North-east of the City of York
can be found the large area of raised land known as the North
Yorkshire Moors. This large area of raised land is not to be
confused with the similar large area of more ruffled raised land,
North-west of the City of York and on the other side of the Vale
of York, which enjoys the name of the Yorkshire Dales.
The Moors are notable for various
things, including being empty enough for the Fylingdales Ballistic
Missile Early Warning System. Cynical people are of the opinion
that Fylingdales is an example of the UK being kind enough to
allow the USA to have its defensive systems on other people's
soil where strategic cutting-out attacks on the defensive systems
won't inconvenience USA taxpayers too much. More cynical people
are of the opinion that the ballistic missiles are likely to
reach their destinations before the reports from Fylingdales.
The kinder and more patient people are willing to accept the
base (formerly a set of large golfballs and now a pyramid painted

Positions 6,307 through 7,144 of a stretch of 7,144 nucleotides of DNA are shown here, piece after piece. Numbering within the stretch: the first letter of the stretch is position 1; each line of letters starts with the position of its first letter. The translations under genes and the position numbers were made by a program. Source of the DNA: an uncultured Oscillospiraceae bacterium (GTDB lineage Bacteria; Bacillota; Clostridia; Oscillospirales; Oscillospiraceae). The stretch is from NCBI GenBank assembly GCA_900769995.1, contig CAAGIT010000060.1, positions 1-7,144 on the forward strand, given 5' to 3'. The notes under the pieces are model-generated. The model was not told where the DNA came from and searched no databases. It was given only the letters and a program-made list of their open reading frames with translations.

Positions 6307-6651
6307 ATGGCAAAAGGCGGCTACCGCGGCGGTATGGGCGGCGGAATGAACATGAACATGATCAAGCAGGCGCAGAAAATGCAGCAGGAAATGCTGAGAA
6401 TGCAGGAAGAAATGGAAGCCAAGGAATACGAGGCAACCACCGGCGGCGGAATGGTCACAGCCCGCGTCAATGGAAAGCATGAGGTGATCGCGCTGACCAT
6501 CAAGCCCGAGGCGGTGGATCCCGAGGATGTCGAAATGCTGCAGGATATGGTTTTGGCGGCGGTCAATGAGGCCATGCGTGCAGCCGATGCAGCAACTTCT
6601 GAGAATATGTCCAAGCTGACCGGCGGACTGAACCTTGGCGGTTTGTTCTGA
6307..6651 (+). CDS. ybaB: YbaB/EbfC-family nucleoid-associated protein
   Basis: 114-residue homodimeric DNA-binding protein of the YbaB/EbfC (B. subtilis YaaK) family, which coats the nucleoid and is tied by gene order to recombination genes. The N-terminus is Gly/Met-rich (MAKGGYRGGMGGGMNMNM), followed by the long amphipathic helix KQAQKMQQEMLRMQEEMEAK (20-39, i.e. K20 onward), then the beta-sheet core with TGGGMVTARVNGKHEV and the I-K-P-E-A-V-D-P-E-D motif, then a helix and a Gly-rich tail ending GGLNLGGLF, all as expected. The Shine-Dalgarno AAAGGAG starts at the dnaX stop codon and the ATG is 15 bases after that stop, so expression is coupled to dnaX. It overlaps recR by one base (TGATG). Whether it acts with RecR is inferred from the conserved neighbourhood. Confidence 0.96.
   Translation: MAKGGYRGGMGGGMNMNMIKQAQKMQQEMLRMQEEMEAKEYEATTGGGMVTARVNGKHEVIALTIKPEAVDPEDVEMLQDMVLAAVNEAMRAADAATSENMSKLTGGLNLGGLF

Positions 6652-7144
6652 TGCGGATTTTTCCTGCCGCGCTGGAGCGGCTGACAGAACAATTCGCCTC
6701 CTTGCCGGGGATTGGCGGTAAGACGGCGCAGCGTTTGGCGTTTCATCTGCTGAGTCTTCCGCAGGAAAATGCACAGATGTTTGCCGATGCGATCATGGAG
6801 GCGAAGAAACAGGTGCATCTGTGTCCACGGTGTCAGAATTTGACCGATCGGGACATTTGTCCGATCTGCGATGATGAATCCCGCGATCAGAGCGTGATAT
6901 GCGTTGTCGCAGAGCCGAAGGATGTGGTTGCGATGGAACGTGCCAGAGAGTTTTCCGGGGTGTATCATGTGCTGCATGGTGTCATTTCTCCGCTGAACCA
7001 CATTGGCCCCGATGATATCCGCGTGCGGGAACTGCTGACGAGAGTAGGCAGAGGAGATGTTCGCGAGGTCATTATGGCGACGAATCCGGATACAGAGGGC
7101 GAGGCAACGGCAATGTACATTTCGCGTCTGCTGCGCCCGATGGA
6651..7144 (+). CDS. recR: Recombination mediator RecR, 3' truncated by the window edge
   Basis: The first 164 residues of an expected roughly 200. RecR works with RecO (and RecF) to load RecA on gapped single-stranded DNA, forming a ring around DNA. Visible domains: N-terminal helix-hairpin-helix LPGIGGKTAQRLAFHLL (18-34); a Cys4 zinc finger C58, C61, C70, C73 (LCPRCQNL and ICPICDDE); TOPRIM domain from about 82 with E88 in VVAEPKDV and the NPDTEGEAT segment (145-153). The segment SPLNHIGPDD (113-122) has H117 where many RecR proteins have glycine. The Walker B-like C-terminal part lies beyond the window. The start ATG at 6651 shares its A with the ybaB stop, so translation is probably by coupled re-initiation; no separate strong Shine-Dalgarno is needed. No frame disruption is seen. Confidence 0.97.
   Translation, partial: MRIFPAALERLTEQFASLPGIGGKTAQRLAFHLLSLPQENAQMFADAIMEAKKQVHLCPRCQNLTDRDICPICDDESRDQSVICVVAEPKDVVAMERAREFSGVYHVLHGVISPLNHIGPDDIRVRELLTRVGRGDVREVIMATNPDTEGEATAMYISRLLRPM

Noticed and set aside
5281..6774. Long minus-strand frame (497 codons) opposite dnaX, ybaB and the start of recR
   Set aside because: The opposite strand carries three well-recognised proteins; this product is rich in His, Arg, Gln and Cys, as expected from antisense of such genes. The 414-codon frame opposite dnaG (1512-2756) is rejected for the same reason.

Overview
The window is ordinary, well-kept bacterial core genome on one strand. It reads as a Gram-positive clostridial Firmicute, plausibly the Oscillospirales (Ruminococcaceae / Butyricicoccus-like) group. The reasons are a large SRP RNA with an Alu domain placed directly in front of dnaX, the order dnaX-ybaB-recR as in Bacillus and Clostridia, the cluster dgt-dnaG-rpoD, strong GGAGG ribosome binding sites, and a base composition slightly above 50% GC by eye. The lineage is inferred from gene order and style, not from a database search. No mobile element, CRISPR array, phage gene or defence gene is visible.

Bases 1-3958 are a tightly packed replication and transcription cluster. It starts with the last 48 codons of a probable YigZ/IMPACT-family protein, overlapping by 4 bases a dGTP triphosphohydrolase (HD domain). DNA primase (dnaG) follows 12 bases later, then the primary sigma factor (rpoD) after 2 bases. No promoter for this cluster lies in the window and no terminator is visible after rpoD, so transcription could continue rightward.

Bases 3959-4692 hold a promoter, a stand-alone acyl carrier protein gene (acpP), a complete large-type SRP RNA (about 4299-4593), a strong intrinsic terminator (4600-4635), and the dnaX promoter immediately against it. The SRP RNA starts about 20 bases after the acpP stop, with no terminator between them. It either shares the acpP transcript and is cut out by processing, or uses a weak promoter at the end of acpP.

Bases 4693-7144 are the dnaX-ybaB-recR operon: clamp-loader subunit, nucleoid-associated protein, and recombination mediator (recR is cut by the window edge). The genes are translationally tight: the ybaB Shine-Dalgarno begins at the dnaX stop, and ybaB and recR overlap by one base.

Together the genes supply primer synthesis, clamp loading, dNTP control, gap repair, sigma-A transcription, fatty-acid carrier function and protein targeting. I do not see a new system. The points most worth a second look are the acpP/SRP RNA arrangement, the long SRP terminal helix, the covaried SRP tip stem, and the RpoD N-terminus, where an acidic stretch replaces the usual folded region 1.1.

to blend in with the prevailing sky colour) as a key part of
the Defence of the Free World.
Beneath Fylingdales is a deep
valley with sheer sides and trees at the bottom. Wending through
this valley is a railway. Once it was the direct route from York
to the coastal resort of Whitby (at the north end of the Moors).
Whitby is now served purely by a social railway from Middlesbrough.
The direct route was truncated and then privatised in the 1960s
and early 1970s; it currently links Whitby with the town of Pickering
via Grosmont and Goathland (winter excepted). It is owned and
operated by the North Yorkshire Moors Railway as a heritage line.
Here it is seen twisting between
trees and dying bracken as it heads past the distant signal for
the rural intermediate station of Levisham. The station is at
the bottom of the valley, whereas the village is at the top of
the hill. Neither is visible from the other.